Walter Rothschild is surely one of the most extraordinary figures of the early twentieth century. He is justly famous as the addressee of the Balfour Declaration, for he steadfastly believed in the "government dedicated to social and national justice" which that paragraph sought to establish in Palestine. His role in the family banking business, however, is less obvious. Between the ages of twenty-one and thirty-nine, at his father's behest, Walter spent every working day at the bank's headquarters in New Court, London. He arrived punctually at nine and departed on the stroke of five, yet there is not a scrap of evidence to indicate that he actually did anything there -- no sign of a deal brokered or loan approved, nothing so much as a paper bearing his signature. The reason for this seems to be that all the time Walter was confined to that gilded cage, his mind and heart were soaring with the birds. Natural history, and ornithology in particular, was Rothschild's lifelong passion and he devoted his entire income to it.

Between 1890 and 1931 Walter amassed, on the family estate at Tring in the Chiltern foothils, the greatest museum collection ever held in private hands. Among its treasures were two-and-a-quarter-million butterflies and moths, 300,000 stuffed birds, 200,000 bird eggs, and 144 giant tortoises. In stark contrast to the lack of tangible proof of his work at the bank, Rothschild and his staff at Tring left an enormous legacy, foremost of which are descriptions of 5,000 new species published in 1,200 scientific books and papers. The collectors Rothschild employed were largely responsible for this prodigious output, for time and again they obtained the first, last, or only known specimen of a particular species. It was Ernst Mayr's good fortune to commence his ornithological career as one of this select and intrepid band.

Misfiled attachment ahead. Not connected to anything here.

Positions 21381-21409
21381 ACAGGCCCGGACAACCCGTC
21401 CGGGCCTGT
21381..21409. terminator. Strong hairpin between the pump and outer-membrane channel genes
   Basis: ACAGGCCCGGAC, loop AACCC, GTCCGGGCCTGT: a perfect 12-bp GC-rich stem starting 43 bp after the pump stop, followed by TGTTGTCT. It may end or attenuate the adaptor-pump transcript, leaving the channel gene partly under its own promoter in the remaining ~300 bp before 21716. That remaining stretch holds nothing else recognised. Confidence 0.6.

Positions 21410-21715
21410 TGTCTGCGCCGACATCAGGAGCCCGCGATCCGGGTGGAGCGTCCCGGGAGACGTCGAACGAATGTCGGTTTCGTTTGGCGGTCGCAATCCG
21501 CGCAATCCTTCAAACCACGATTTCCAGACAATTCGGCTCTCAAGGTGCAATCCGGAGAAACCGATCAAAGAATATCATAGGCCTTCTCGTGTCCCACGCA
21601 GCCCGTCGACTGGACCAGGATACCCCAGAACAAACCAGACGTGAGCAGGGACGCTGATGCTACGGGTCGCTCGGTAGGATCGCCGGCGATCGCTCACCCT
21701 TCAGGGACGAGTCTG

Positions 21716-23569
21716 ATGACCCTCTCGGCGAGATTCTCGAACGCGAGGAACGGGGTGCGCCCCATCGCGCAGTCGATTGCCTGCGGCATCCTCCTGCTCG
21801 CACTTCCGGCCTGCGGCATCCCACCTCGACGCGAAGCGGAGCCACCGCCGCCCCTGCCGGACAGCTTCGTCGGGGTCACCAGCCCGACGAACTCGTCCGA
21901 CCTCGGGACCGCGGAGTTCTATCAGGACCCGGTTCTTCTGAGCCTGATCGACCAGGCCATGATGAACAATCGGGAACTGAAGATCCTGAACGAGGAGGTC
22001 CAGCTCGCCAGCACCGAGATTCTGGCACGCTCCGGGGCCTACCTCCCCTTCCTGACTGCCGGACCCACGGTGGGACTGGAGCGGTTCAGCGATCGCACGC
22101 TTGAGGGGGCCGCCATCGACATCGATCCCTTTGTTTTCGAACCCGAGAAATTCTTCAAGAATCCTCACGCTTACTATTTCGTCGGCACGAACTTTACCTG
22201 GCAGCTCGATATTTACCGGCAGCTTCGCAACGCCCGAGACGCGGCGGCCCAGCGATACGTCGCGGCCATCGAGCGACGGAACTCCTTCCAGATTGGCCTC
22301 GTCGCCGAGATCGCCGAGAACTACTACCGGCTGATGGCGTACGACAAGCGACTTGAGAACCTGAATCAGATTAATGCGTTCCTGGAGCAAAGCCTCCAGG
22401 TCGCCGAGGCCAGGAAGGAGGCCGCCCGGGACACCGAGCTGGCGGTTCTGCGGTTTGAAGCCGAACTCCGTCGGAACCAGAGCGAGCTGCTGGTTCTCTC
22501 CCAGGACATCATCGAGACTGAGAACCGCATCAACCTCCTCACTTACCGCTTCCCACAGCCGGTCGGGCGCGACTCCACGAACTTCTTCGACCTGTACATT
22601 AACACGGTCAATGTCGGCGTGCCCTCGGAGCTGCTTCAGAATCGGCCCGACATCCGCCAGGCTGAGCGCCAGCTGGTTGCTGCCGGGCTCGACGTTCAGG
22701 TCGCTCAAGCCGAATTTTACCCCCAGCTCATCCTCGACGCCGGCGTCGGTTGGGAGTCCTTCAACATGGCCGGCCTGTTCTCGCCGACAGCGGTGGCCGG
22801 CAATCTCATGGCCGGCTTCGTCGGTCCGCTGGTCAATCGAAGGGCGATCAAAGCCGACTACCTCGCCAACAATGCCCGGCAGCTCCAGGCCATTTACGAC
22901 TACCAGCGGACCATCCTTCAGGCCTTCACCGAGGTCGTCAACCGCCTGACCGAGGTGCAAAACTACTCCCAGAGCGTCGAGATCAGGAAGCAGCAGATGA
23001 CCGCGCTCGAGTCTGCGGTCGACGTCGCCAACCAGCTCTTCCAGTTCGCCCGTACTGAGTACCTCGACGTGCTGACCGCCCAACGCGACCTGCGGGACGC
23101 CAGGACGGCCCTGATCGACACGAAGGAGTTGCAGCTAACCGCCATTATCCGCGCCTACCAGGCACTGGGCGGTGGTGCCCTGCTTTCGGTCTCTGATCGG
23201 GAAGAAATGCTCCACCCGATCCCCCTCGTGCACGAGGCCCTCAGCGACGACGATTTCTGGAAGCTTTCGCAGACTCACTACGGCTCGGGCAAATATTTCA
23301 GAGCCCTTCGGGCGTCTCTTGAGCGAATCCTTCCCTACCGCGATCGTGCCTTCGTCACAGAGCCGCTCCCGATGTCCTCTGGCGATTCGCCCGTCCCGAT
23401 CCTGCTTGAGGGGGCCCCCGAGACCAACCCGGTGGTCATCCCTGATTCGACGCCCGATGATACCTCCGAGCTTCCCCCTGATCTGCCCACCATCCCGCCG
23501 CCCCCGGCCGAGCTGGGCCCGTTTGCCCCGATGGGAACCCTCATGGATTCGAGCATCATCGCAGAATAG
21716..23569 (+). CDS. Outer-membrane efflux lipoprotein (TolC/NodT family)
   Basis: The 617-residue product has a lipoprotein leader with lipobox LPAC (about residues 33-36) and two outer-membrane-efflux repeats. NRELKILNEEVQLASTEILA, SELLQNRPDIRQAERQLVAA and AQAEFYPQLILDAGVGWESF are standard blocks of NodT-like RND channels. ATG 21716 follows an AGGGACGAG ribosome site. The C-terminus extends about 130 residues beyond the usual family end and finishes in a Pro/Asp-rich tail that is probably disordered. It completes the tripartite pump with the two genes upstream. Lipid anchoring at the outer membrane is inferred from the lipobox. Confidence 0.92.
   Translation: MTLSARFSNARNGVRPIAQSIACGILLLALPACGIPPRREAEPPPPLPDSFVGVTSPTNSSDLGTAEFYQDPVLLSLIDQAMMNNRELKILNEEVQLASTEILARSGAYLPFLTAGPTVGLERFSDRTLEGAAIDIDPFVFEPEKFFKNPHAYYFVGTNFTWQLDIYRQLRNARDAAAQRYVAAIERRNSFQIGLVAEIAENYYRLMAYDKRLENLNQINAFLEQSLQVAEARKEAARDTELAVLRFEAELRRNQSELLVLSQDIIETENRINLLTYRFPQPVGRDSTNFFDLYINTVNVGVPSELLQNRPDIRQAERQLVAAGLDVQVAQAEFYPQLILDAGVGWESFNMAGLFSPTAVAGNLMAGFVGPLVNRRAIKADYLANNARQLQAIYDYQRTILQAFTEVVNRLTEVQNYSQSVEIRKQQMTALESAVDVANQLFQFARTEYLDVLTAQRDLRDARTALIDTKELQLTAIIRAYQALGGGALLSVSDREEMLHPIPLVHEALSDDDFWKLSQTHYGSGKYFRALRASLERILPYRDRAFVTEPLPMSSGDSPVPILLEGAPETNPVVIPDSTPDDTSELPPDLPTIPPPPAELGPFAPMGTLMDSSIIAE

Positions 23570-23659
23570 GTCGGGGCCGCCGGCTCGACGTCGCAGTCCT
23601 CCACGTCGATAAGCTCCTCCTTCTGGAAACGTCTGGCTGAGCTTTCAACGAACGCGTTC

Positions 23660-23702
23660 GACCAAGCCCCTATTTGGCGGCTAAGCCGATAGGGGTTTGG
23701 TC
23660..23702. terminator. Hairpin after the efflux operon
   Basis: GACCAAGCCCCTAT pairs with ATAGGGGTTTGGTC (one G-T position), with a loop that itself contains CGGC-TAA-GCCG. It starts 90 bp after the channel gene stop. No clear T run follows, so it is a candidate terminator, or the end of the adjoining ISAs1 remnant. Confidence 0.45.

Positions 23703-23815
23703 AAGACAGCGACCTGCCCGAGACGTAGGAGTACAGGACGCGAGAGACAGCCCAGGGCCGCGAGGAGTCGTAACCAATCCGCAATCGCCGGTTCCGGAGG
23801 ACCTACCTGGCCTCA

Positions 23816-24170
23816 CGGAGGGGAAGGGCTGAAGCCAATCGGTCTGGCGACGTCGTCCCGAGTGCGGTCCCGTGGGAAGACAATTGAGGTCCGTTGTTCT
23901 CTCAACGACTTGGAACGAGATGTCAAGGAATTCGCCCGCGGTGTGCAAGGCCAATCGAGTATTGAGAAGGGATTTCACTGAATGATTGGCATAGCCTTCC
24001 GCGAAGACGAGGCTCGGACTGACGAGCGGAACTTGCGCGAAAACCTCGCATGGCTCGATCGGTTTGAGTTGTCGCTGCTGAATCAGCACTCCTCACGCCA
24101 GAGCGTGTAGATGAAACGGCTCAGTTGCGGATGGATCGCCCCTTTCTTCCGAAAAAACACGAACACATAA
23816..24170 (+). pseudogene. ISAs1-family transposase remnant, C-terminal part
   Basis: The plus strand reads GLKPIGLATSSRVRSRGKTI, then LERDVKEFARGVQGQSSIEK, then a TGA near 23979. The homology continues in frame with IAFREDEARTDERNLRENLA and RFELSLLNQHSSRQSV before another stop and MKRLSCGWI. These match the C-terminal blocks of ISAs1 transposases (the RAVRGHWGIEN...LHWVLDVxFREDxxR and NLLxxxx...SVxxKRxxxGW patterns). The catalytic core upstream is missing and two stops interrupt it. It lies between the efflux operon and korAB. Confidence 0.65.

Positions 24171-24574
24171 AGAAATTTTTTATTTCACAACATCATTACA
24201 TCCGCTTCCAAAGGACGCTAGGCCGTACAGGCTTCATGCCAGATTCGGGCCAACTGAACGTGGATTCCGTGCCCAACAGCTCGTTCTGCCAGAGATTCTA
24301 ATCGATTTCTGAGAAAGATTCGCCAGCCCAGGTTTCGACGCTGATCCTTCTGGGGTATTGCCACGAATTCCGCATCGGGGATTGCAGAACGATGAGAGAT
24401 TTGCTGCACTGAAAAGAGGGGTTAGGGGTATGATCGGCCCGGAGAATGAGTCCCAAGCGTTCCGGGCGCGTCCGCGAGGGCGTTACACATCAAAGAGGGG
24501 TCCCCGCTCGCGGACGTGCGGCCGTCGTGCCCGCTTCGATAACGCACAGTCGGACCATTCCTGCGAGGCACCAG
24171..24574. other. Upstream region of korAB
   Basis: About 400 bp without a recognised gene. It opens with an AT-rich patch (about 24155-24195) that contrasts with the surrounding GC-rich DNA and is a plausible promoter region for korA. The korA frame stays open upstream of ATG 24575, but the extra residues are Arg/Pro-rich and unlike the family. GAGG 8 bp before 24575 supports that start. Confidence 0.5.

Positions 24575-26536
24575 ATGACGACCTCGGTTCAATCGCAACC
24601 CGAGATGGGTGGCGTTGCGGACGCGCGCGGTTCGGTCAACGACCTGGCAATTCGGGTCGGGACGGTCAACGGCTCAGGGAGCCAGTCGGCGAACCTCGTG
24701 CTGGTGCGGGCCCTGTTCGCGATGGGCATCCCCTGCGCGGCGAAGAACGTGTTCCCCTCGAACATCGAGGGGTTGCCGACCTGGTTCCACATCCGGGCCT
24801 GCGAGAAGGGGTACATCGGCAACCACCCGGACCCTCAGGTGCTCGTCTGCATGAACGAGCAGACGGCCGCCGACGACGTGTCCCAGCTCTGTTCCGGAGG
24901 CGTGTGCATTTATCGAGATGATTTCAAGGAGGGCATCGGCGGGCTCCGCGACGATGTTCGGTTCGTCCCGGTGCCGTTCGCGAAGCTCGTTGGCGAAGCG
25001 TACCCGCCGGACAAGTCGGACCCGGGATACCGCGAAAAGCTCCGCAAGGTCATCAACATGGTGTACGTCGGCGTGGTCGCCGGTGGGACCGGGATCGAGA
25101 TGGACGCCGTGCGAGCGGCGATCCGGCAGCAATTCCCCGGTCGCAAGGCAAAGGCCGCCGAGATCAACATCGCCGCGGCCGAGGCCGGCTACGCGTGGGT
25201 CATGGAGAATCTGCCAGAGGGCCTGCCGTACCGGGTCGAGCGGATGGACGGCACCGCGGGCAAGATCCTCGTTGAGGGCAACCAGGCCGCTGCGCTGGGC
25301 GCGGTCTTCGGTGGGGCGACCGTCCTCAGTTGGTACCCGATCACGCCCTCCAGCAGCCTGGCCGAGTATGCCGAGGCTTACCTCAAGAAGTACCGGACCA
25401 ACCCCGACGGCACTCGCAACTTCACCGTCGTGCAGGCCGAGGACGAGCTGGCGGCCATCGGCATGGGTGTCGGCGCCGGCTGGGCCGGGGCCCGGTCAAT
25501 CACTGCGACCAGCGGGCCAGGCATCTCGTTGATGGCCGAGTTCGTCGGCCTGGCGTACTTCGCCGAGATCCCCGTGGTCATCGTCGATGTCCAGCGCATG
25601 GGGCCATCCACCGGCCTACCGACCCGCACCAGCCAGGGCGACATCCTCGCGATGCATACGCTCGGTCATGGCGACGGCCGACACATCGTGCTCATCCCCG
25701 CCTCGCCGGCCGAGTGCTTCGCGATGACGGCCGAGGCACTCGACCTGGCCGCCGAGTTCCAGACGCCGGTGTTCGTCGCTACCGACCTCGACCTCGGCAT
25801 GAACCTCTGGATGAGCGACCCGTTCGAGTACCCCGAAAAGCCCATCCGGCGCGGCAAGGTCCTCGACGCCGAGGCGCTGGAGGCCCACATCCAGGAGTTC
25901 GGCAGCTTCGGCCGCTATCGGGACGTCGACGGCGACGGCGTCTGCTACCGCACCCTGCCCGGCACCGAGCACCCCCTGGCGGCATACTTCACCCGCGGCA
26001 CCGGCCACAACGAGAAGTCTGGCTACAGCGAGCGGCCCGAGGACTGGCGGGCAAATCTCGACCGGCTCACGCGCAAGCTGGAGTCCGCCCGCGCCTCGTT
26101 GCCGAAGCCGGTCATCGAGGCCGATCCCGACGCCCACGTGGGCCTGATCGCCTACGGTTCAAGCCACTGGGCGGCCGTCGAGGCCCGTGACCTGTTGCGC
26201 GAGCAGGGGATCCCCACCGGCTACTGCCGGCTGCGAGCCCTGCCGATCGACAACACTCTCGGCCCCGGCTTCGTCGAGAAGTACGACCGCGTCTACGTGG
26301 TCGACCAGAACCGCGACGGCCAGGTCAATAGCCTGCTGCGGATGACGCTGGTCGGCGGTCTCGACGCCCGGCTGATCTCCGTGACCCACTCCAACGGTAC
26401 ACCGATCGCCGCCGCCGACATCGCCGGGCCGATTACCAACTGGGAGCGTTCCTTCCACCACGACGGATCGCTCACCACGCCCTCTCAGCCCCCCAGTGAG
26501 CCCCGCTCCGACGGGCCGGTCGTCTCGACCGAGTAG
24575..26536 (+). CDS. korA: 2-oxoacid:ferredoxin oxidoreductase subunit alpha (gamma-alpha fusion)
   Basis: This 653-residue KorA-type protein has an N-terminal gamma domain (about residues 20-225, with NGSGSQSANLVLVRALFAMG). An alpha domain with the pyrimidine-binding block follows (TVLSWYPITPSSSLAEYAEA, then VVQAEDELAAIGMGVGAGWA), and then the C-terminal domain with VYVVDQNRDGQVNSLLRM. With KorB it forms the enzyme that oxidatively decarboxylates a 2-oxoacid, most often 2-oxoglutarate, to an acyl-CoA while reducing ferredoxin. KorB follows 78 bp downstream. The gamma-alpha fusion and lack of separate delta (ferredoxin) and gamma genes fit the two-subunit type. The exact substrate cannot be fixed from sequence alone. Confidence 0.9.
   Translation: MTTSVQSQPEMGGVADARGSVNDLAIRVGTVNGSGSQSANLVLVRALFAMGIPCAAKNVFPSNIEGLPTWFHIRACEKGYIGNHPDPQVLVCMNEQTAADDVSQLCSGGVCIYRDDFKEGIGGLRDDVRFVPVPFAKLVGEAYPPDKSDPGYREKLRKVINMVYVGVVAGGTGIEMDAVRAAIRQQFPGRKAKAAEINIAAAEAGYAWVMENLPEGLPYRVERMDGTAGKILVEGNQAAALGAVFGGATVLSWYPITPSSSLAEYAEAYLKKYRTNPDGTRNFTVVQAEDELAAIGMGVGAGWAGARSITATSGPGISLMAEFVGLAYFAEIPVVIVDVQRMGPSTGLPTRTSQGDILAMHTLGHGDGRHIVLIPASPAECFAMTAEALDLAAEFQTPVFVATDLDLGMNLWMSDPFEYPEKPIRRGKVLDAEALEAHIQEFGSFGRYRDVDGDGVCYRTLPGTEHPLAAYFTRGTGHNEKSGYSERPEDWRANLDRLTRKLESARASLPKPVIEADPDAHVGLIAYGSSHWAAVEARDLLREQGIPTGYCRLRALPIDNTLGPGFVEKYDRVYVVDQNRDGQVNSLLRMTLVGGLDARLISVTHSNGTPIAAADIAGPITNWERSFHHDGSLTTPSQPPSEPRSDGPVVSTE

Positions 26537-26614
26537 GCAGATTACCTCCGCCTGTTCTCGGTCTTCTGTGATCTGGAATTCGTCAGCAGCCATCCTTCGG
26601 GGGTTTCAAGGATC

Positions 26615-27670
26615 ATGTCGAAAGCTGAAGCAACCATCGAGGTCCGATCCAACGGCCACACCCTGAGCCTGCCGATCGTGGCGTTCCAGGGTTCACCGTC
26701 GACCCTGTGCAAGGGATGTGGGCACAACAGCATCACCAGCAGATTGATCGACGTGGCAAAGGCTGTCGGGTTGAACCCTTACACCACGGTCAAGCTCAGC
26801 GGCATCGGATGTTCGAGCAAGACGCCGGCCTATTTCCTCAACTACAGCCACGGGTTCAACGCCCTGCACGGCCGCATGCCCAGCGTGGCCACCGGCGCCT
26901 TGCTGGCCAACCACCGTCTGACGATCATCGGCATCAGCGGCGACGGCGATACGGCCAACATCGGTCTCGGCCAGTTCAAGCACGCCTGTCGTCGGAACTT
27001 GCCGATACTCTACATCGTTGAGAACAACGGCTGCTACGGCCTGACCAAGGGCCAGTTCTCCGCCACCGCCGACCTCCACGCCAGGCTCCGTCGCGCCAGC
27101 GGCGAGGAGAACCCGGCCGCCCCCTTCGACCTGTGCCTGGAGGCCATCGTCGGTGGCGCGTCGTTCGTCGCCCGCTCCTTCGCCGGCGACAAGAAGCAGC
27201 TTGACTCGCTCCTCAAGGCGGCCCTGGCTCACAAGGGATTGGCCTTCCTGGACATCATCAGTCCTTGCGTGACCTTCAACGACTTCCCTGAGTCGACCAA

[From Tim Flannery's "A Bird's-Eye View of Evolution", reviewing Ernst Mayr's "The Birds of Northern Melanesia: Speciation, Ecology, and Biogeography" and "What Evolution Is" (The New York Review of Books, June 27, 2002, p. 26); more on Walter Rothschild in Miriam Rothschild's "Dear Lord Rothschild: Birds, Butterflies and History" (Balaban, 1983)]


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